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Yin, N. Coffin-Lowry Syndrome. Encyclopedia. Available online: https://encyclopedia.pub/entry/4809 (accessed on 22 June 2024).
Yin N. Coffin-Lowry Syndrome. Encyclopedia. Available at: https://encyclopedia.pub/entry/4809. Accessed June 22, 2024.
Yin, Nicole. "Coffin-Lowry Syndrome" Encyclopedia, https://encyclopedia.pub/entry/4809 (accessed June 22, 2024).
Yin, N. (2020, December 24). Coffin-Lowry Syndrome. In Encyclopedia. https://encyclopedia.pub/entry/4809
Yin, Nicole. "Coffin-Lowry Syndrome." Encyclopedia. Web. 24 December, 2020.
Coffin-Lowry Syndrome
Edit

Coffin-Lowry syndrome is a condition that affects many parts of the body. The signs and symptoms are usually more severe in males than in females, although the features of this disorder range from very mild to severe in affected women.

genetic conditions

1. Introduction

Males with Coffin-Lowry syndrome typically have severe to profound intellectual disability and delayed development. Affected women may be cognitively normal, or they may have intellectual disability ranging from mild to profound. Beginning in childhood or adolescence, some people with this condition experience brief episodes of collapse when excited or startled by a loud noise. These attacks are called stimulus-induced drop episodes (SIDEs).

Most affected males and some affected females have distinctive facial features including a prominent forehead, widely spaced and downward-slanting eyes, a short nose with a wide tip, and a wide mouth with full lips. These features become more pronounced with age. Soft hands with short, tapered fingers are also characteristic of Coffin-Lowry syndrome. Additional features of this condition include short stature, an unusually small head (microcephaly), progressive abnormal curvature of the spine (kyphoscoliosis), and other skeletal abnormalities.

2. Frequency

The incidence of this condition is uncertain, but researchers estimate that the disorder affects 1 in 40,000 to 50,000 people.

3. Causes

Mutations in the RPS6KA3 gene cause Coffin-Lowry syndrome. This gene provides instructions for making a protein that is involved in signaling within cells. Researchers believe that this protein helps control the activity of other genes and plays an important role in the brain. The protein is involved in cell signaling pathways that are required for learning, the formation of long-term memories, and the survival of nerve cells. Gene mutations result in the production of little or no RPS6KA3 protein, but it is unclear how a lack of this protein causes the signs and symptoms of Coffin-Lowry syndrome.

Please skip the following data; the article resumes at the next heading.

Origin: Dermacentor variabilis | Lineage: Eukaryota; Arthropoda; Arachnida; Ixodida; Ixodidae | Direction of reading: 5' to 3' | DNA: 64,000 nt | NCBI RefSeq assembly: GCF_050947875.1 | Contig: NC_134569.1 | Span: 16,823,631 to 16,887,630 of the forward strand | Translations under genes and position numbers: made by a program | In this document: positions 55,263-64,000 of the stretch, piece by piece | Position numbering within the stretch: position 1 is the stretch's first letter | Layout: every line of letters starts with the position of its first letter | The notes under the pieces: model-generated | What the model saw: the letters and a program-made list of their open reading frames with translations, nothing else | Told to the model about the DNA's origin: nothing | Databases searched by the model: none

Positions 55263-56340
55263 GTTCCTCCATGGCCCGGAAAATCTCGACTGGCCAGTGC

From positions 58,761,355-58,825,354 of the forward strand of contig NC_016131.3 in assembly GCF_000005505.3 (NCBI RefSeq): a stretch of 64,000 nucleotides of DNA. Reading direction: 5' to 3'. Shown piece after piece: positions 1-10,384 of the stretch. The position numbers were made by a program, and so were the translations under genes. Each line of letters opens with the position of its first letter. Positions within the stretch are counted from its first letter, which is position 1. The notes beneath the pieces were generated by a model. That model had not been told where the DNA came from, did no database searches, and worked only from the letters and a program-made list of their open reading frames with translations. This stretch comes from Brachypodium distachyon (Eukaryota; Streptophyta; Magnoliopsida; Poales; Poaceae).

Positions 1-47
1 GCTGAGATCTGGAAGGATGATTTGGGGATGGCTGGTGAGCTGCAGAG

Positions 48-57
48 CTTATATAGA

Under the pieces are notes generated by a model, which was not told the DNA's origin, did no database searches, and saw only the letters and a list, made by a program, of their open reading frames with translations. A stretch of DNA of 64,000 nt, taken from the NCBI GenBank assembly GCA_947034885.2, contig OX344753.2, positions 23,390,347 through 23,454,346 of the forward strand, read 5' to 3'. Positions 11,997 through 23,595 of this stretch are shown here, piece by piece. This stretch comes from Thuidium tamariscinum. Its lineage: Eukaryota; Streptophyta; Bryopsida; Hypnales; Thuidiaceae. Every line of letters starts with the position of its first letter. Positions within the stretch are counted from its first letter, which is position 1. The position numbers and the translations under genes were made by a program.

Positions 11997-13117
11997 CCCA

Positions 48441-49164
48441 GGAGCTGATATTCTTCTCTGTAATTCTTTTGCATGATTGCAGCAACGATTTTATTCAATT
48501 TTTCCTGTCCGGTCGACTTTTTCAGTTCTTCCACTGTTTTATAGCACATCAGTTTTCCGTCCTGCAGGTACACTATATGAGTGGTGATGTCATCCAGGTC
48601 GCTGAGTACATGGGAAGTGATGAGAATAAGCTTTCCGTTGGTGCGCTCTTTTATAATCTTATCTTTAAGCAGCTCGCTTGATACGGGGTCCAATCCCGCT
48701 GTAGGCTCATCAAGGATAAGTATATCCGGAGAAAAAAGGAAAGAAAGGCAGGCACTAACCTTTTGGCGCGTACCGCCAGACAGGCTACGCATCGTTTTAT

Some people with the features of Coffin-Lowry syndrome do not have identified mutations in the RPS6KA3 gene. In these cases, the cause of the condition is unknown.

4. Inheritance

This condition is inherited in an X-linked dominant pattern. A condition is considered X-linked if the mutated gene that causes the disorder is located on the X chromosome, one of the two sex chromosomes. The inheritance is dominant if one copy of the altered gene in each cell is sufficient to cause the condition. In most cases, males (who have one X chromosome in each cell) experience more severe signs and symptoms of the disorder than females (who have two X chromosomes in each cell). A characteristic of X-linked inheritance is that fathers cannot pass X-linked traits to their sons.

Between 70 percent and 80 percent of people with Coffin-Lowry syndrome have no history of the condition in their families. These cases are caused by new mutations in the RPS6KA3 gene. The remaining 20 percent to 30 percent of affected individuals have other family members with Coffin-Lowry syndrome.

5. Other Names for This Condition

  • CLS
  • Mental retardation with osteocartilaginous abnormalities

References

  1. Hanauer A, Young ID. Coffin-Lowry syndrome: clinical and molecular features. JMed Genet. 2002 Oct;39(10):705-13. Review.
  2. Herrera-Soto JA, Santiago-Cornier A, Segal LS, Ramirez N, Tamai J. Themusculoskeletal manifestations of the Coffin-Lowry syndrome. J Pediatr Orthop.2007 Jan-Feb;27(1):85-9.
  3. Hunter AG. Coffin-Lowry syndrome: a 20-year follow-up and review of long-term outcomes. Am J Med Genet. 2002 Sep 1;111(4):345-55. Review.
  4. Nishimoto HK, Ha K, Jones JR, Dwivedi A, Cho HM, Layman LC, Kim HG. Thehistorical Coffin-Lowry syndrome family revisited: identification of two novelmutations of RPS6KA3 in three male patients. Am J Med Genet A. 2014Sep;164A(9):2172-9. doi: 10.1002/ajmg.a.36488.
  5. Rogers RC, Abidi FE. Coffin-Lowry Syndrome. 2002 Jul 16 [updated 2018 Feb 1]. In: Adam MP, Ardinger HH, Pagon RA, Wallace SE, Bean LJH, Stephens K, Amemiya A, editors. GeneReviews® [Internet]. Seattle (WA): University of Washington,Seattle; 1993-2020. Available from http://www.ncbi.nlm.nih.gov/books/NBK1346/
  6. Rojnueangnit K, Jones JR, Basehore MJ, Robin NH. Classic phenotype ofCoffin-Lowry syndrome in a female with stimulus-induced drop episodes and agenotype with preserved N-terminal kinase domain. Am J Med Genet A. 2014Feb;164A(2):516-21. doi: 10.1002/ajmg.a.36299.
  7. Stephenson JB, Hoffman MC, Russell AJ, Falconer J, Beach RC, Tolmie JL,McWilliam RC, Zuberi SM. The movement disorders of Coffin-Lowry syndrome. BrainDev. 2005 Mar;27(2):108-13.
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